Workers advocate for the addition of an Amazon Headquarters in hopes that it will bring more job opportunities to New York City.

Hiroko Masuike / The New York Times

Workers advocate for the addition of an Amazon Headquarters in hopes that it will bring more job opportunities to New York City.

February 18, 2019

Cornell Tech Loses Neighbor as Amazon Scraps N.Y.C. Headquarter Plans

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Much to the surprise of Cornell Tech, Amazon announced Thursday morning that it planned to pull out from New York City, citing “a number of state and local politicians [who] who made it clear that they oppose our presence and will not work with us” in a statement Thursday. 

Cornell Tech’s Roosevelt Island campus is located less than 2,000 feet from the planned headquarters, which the University believed to be a factor in the company’s decision to build in Long Island City, a rapidly gentrifying Queens neighborhood. 

“Although I have no insights into the Amazon board, it seems like it’s very likely that Cornell Tech is one of the reasons that [New York City] is such an attractive site,” President Martha E. Pollack told The Sun the day after the company’s Nov. 13 announcement that it had planned to construct in New York City.

Founding dean and vice provost of Cornell Tech, Daniel P. Huttenlocher sits on Amazon’s board of directors, though Huttenlocher recused himself from Amazon’s headquarters search, according to Pollack.

After Amazon’s initial announcement, Cornell Tech students expressed hope that proximity to the world’s largest company by market capitalization — combined with Huttenlocher’s lofty board appointment — could lead to a groundswell of further academic and industry opportunities for the newly minted campus.

“Amazon bringing 25,000 jobs to New York City will help establish [the city] as a mecca for tech development in the future, and the more people are attracted to the area, the more entrepreneurial it will be,” Sarah Le Cam ’16 M.Eng ’18 told The Sun in November.

After the project was pulled Thursday, Le Cam reflected that while the tech scene would have been bolstered by Amazon’s presence, there were also trade-offs that called the project into question.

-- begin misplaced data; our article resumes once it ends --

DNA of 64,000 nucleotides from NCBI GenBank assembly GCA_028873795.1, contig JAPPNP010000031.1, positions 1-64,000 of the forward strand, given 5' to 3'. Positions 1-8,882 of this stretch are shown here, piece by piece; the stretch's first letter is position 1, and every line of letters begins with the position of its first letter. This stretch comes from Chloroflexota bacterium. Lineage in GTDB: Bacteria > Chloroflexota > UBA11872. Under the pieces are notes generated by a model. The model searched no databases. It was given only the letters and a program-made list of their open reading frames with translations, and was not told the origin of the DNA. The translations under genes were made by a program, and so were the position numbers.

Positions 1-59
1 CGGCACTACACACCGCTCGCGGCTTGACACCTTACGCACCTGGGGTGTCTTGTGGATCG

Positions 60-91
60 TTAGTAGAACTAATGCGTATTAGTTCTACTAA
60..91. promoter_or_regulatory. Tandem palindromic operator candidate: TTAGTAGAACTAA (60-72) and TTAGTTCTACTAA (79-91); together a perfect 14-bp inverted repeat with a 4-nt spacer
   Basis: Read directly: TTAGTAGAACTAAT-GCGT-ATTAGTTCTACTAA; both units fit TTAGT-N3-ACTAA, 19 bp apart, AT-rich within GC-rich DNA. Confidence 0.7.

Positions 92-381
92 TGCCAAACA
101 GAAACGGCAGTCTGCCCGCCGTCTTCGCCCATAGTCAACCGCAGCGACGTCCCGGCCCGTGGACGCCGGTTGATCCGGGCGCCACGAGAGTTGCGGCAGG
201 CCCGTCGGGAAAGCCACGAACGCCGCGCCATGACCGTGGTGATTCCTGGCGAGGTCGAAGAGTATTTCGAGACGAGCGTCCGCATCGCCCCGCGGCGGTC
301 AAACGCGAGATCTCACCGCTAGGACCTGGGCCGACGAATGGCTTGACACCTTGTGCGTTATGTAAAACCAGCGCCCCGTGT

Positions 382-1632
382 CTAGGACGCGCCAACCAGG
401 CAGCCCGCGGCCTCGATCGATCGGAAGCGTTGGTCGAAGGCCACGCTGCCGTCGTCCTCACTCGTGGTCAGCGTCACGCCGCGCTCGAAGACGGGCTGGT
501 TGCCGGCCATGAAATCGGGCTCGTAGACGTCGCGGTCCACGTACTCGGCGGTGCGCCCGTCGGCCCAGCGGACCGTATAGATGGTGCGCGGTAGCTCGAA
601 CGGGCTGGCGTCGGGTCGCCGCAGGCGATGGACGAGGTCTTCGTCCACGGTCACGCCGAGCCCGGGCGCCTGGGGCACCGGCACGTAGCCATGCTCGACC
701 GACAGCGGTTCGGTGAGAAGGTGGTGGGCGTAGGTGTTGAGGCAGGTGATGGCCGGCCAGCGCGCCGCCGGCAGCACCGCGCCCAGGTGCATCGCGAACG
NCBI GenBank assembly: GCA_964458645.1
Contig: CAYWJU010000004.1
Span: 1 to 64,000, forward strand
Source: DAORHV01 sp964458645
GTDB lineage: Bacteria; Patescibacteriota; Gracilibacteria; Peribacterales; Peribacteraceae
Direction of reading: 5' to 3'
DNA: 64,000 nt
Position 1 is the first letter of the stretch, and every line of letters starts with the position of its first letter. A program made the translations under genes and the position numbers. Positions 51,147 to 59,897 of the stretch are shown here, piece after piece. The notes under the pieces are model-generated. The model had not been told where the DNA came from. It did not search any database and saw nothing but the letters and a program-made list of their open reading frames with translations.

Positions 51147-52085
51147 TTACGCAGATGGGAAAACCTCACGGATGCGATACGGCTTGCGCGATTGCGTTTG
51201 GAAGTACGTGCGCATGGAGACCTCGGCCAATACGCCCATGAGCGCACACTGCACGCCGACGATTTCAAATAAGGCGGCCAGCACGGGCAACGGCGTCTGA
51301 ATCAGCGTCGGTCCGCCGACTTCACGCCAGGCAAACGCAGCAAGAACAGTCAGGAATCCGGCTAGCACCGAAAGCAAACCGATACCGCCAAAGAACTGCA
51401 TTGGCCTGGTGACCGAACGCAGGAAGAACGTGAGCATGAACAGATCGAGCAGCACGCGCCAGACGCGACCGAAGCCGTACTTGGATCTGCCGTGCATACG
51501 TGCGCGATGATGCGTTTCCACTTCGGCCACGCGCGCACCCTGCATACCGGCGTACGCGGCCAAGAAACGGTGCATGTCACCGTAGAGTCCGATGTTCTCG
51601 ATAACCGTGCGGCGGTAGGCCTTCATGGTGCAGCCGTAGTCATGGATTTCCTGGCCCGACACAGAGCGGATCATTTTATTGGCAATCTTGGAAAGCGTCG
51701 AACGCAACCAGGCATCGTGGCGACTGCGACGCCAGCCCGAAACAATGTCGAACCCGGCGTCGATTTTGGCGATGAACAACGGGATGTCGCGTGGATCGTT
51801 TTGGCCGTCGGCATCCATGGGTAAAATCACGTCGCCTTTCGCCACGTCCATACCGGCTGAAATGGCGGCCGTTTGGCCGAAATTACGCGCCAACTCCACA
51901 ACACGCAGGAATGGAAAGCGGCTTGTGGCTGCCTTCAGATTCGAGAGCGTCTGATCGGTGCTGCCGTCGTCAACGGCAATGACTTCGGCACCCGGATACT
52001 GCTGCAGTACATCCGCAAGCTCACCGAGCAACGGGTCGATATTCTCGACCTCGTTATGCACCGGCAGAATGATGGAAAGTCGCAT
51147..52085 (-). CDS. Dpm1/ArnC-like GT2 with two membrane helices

“There’s definitely a balance of yes, it would have been great for the tech scene, but it also could have been bad for the general cost of living and quality of life,” Le Cam said. “There’s … an understanding of the Democratic views of ‘it was a big tax break, it’s a billion dollar company, do they really need a tax break?’” 

Amazon is currently a partner company in Cornell Tech’s Product Studio — a course in which students are paired with a company and required to respond to the challenges the company posed with new products or strategies — Le Cam said, and that Amazon’s affiliation with the program will continue for the time being.

Michele Hoos, a Cornell Tech spokesperson, said that Cornell Tech declined to comment on what implications Amazon’s withdrawal might have for the school.   

Much of the public outrage centered on New York’s decision to lure Amazon, which reported over $10 billion in profits last year, with a generous set of tax breaks — galvanizing debate as to whether a company of its size should ever receive public concessions.

In private negotiations leading up to the initial headquarters announcement, city and state officials secured an incentive package — the fourth largest ever — that would offer the company up to $3 billion in tax abatements, grants and subsidies, according to the Wall Street Journal